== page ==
Another find was the relocation of the Nharhu males that appear to have found a second pride to take care of. It’s a small pride of two lionesses that first showed up when the male lions set off from Machaton Dam and came across them only to chase them off our northern boundary.  The next afternoon, responding to their roaring in the area, we located two males, one of whom was mating with a lioness from the long lost Timbavati Pride (the same pride that had white lion cubs in 2009).  These lionesses have returned to the Timbavatifrom the wilderness areas of the Krugerto the east, and it remains to be seen how long they will hang around. It would be wonderful if they could set up a safe territory under the protection of the Nharhu males to the north-east of Tanda Tula Safari Camp.

Tanda Tula - Nharhu male lion mating in the Greater Kruger

Tanda Tula - Nharhu male lions fighting in Greater Kruger, South Africa

It wasn’t only in the east that we were striking gold, but a rare sojourn west saw us finding the Vuyela Pride venturing into unchartered lands.  This pride of six – five young males and a lioness – have been spending most their time in the Klaserie Private Nature Reserveand the western Timbavati, but this week saw them utilising the more central regions on a couple of occasions.  They are in top shape and it was a treat to see them for the first time.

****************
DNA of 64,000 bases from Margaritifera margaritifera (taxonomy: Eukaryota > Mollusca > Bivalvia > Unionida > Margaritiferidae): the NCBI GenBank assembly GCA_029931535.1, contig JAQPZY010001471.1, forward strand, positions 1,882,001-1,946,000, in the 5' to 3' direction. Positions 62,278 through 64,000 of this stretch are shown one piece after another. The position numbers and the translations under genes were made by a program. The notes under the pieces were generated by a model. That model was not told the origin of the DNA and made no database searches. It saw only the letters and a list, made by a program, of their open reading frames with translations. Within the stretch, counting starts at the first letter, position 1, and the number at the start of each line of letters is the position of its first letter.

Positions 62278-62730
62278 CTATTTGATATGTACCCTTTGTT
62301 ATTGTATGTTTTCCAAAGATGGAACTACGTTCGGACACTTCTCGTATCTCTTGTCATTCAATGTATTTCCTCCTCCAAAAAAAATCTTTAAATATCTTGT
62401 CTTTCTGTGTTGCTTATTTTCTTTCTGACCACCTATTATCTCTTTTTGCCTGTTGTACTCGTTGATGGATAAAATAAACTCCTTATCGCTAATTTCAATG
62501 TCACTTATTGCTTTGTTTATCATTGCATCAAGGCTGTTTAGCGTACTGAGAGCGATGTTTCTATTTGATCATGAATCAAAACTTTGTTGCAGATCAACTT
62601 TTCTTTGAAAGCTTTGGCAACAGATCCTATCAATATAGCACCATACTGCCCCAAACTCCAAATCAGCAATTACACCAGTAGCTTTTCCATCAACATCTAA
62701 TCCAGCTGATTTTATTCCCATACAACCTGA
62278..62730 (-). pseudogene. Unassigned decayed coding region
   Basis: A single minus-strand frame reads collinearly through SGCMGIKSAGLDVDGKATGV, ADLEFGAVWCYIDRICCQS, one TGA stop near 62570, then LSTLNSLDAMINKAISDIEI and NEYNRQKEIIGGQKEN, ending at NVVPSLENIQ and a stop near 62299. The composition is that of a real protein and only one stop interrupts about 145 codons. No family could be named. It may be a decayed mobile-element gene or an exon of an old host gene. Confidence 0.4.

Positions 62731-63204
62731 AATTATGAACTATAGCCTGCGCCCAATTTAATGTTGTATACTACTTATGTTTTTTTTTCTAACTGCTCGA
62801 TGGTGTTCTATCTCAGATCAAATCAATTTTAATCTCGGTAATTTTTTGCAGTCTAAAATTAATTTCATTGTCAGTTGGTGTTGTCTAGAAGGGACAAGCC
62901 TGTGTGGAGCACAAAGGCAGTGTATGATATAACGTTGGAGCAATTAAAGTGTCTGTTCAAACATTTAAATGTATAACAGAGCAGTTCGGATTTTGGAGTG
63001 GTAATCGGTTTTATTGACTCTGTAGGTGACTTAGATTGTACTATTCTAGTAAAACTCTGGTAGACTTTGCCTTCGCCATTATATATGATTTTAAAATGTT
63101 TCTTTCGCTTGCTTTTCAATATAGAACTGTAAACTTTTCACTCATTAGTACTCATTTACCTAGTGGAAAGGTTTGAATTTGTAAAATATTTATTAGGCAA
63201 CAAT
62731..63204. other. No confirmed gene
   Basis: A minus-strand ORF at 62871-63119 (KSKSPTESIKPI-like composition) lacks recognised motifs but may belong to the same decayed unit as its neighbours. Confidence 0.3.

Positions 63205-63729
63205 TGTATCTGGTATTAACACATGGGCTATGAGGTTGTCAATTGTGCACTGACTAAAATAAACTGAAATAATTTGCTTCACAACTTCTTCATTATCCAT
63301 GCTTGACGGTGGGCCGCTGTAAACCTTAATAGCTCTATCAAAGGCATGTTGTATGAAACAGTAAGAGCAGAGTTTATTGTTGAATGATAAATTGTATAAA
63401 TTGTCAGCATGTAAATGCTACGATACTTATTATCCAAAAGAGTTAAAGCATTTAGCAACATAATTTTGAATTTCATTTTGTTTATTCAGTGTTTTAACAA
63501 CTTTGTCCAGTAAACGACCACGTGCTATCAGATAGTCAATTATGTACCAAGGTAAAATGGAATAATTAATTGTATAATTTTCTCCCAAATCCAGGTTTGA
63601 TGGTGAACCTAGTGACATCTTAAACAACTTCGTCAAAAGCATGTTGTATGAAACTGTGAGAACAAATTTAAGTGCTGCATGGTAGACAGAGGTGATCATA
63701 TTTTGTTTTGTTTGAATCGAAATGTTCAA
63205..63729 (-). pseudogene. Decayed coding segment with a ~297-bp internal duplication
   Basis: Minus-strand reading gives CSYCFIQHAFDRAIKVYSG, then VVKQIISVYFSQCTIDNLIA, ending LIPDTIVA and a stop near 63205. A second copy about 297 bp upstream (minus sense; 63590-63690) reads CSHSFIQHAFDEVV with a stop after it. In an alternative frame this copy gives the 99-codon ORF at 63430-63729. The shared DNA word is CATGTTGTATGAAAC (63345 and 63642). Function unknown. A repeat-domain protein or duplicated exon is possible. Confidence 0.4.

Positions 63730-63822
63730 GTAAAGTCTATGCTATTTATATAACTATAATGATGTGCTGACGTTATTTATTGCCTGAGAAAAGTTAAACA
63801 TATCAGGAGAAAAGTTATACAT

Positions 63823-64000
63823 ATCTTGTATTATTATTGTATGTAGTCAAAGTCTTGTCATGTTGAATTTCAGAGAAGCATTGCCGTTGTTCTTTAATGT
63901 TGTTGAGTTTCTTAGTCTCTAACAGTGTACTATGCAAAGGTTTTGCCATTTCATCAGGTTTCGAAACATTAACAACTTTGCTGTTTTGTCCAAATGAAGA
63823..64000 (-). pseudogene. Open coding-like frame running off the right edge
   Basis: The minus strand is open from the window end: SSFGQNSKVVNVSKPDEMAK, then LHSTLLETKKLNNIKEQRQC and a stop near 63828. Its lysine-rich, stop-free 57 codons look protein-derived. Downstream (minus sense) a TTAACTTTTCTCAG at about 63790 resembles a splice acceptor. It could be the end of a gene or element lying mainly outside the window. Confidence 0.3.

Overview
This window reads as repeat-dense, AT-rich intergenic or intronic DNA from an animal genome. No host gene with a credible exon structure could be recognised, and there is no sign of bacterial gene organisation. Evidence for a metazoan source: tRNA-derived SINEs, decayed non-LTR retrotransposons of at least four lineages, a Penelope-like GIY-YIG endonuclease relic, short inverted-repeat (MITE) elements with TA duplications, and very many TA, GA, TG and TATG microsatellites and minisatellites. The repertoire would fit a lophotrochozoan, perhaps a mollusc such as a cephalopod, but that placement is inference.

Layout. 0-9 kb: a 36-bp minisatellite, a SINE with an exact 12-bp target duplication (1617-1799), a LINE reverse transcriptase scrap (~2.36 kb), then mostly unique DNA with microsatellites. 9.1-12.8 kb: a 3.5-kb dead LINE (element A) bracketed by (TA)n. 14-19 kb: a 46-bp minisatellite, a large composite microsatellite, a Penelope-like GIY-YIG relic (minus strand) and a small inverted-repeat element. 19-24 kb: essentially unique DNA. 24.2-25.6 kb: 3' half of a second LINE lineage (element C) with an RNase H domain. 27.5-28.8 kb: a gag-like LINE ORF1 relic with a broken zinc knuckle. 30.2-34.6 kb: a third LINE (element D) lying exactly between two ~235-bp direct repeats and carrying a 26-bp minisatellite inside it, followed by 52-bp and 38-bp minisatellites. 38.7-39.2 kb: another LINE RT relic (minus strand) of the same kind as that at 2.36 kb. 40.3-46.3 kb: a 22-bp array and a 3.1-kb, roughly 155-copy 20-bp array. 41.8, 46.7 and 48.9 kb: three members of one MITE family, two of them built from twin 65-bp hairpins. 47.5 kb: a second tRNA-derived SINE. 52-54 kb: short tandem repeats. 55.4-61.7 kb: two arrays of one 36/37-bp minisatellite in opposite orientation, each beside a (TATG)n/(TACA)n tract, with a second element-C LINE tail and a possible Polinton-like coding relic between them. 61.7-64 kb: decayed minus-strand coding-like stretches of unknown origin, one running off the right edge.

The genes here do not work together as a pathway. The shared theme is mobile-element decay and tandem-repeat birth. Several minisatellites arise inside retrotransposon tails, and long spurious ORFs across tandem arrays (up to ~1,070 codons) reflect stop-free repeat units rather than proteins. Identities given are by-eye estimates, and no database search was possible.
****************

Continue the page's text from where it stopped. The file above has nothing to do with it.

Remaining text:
Tanda Tula - Vuyela male lion in the Greater Kruger

Tanda Tula - Vuyela lion males drinking in the Timbavati

The lion week was almost perfect for us, a case of close but no cigar.  The reason?  There were tracks for the whole Mayambula Pride at Marco’s Dam in the central region, and I rushed over to help look for them, but it soon became apparent that their tracks had already crossed out of our concession to the south, and as it turns out, they had ventured so far that they ended up on the Krugerborder that afternoon. I guess we missed our one monthly chance, but will keep crossing fingers that if they can move that far in one night (over 10km), there always remains a chance that they can show face at any time.

If these sightings weren’t enough, we had the pleasure of a couple of large herds of buffalo for most of the week with elephants scattered across the central regions. We saw giraffe and zebra herds in the middle of the property too. We were even fortunate enough to have a pack of wild dogs come and spend a couple of days within our concession. We spent time watching them harass a herd of buffalo that had settled not far from where the dogs were resting which was a great way to end off another stunning week of game viewing.

Tanda Tula - wild dog portrait in the Greater Kruger

Oh yes, and I also got to see my first ever klipspringer (a rare antelope in these parts) at Tanda Tula; bring on next week!!!

Until next time, cheers!

Chad

Tanda Tula - Klipspringer in the Greater Kruger, South Africa

Tanda Tula - waterbuck herd in the Greater Kruger

Tanda Tula - grazing zebras in the Greater Kruger

Tanda Tula - Garden ord web spider in the Greater Kruger

Tanda Tula - buffalo herd in the Greater Kruger

Tanda Tula - elephant calves in the Greater Kruger

 

Categories

Authors

View rates & promotions >

Find Us

We’d love to have you join the family.

Sign up for exclusive access to early bird promotions and other exciting offers, news and updates.